The adult life span is characterized as a time of divergent trajectories. It is a time of compounding losses (such as physical, sensory, and cognitive declines) and is also a time of surprising growth (such as improvements in well-being and emotion regulation). These divergent trajectories present theorists with the paradox of aging: in the face of accumulating losses, how is it that as people age, they generally feel good and experience greater well-being? Theorists have grappled with this paradox and have focused on how motivational, cognitive, control, and social factors impact emotional development across the adult life span. These foundational theories have paved the way to a deeper understanding of adult life-span development, but they do not draw as deeply from theories in affective science. Some of the latest perspectives on emotion and aging offer integrative views, such as how older adults may experience different discrete emotion (i.e., anger versus sadness) from an evolutionary functional perspective. Other perspectives consider how an array of appraisal processes may change across adulthood (such as shifts in evaluations of self-control versus other-control for younger versus older adults). These newer approaches dig deeper into mechanistic explanations and underscore the need for greater theoretical integration. Later life is clearly a time of increased well-being, but the field is only on the cusp of understanding the mysteries of emotional experience in later life.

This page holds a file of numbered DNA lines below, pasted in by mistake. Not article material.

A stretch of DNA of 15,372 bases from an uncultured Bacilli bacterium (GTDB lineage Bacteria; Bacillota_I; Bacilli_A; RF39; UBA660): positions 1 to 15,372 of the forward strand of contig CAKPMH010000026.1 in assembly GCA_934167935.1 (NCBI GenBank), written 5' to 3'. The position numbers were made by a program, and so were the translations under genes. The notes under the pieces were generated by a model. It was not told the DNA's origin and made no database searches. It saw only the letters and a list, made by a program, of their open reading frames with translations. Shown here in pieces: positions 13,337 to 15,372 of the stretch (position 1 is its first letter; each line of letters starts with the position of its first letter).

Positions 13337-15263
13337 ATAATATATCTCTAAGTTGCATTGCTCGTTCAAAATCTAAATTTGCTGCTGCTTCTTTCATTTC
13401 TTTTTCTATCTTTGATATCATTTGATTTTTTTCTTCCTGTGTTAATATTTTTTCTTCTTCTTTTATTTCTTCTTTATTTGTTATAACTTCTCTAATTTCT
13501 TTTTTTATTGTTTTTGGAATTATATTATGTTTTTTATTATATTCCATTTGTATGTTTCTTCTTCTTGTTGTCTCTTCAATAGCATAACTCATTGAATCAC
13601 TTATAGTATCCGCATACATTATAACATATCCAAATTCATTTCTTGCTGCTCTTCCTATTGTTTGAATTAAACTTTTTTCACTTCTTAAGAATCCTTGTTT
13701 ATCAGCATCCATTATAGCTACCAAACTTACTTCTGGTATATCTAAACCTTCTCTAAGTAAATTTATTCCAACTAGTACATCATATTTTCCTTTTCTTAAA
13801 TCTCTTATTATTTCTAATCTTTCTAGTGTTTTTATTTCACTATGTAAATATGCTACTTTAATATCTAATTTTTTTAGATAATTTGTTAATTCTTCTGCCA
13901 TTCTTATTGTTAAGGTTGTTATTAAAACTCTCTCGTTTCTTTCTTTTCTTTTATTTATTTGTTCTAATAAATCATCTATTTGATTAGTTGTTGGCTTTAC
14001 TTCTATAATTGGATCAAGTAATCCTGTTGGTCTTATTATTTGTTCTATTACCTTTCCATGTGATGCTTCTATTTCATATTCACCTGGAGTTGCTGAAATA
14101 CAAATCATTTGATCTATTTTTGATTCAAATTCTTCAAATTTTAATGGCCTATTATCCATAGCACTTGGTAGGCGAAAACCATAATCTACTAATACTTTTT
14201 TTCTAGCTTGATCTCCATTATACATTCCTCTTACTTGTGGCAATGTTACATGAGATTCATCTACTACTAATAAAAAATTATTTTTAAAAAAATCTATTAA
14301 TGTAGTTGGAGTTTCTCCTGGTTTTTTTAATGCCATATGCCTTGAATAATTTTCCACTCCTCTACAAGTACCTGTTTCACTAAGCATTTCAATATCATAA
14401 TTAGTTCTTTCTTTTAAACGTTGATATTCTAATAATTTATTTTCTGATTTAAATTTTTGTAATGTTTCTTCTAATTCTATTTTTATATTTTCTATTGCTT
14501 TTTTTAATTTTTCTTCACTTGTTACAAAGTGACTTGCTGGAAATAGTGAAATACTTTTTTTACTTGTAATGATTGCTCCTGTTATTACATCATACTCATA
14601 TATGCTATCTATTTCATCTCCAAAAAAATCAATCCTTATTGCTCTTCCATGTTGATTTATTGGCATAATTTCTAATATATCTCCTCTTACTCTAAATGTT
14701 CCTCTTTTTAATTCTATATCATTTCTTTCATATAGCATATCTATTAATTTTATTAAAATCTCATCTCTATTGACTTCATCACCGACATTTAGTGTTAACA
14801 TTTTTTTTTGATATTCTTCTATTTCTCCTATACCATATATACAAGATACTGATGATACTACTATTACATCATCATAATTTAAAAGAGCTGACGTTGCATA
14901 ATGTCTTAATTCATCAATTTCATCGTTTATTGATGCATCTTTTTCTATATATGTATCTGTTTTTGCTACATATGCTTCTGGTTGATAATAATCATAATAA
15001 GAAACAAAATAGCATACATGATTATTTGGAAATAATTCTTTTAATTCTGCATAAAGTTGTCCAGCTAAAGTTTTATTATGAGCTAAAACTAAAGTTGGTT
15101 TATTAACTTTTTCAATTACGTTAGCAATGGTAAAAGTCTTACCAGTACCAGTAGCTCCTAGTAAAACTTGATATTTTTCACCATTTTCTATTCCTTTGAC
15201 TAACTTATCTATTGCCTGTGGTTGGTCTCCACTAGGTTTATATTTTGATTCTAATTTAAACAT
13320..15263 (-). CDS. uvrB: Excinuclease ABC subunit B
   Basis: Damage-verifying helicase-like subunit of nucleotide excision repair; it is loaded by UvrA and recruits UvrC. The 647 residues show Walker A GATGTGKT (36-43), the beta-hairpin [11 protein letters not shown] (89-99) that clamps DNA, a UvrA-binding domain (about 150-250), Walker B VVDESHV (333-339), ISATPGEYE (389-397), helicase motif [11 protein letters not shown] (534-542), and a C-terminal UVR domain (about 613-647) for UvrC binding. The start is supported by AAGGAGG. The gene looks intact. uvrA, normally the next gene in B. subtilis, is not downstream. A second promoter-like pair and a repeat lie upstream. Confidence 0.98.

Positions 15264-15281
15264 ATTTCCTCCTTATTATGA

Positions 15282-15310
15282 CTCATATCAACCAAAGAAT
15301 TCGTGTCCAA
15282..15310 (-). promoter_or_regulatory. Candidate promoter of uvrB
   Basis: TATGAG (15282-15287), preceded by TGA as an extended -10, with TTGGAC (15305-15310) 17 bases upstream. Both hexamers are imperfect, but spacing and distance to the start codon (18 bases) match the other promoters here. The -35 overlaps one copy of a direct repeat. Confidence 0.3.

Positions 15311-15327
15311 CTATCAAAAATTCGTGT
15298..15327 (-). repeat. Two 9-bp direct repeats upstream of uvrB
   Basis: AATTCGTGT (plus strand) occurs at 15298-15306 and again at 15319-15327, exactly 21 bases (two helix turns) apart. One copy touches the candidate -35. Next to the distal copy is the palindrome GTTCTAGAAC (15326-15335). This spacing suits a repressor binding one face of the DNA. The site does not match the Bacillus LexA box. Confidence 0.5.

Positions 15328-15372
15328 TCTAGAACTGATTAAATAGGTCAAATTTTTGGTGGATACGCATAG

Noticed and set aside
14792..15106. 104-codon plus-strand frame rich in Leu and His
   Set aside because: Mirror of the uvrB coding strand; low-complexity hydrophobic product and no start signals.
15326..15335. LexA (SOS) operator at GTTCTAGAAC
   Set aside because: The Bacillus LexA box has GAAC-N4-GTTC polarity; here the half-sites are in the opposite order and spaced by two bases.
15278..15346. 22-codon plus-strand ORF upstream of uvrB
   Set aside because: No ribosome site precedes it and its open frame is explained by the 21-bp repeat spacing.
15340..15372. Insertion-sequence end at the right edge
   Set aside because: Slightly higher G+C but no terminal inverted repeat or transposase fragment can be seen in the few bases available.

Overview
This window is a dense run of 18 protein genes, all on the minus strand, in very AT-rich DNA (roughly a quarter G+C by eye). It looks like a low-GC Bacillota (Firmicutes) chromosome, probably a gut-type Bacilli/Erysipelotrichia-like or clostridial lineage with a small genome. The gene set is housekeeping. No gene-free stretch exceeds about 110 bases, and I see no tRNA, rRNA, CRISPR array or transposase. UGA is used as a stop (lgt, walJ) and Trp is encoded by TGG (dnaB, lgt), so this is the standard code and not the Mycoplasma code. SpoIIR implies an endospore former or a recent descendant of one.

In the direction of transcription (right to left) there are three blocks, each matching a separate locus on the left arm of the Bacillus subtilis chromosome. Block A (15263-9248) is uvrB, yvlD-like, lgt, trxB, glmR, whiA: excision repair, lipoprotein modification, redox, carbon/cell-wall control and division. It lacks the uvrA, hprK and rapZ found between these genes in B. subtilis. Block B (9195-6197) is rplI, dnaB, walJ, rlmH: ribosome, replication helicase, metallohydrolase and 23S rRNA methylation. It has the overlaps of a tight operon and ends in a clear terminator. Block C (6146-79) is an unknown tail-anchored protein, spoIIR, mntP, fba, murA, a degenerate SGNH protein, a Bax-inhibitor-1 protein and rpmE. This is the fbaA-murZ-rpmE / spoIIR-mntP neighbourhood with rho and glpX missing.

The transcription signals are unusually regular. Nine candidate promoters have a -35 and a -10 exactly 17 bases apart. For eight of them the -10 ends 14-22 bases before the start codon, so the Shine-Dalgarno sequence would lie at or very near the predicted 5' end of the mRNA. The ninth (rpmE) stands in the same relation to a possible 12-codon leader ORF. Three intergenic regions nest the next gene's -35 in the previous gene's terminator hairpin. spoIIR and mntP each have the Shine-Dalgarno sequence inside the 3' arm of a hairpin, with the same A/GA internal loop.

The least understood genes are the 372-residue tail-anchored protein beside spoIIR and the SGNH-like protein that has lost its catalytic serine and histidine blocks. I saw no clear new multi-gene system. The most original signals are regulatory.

Spatial Development  

Jeffrey J. Lockman, Nicholas E. Fears, and Emily A. Lewis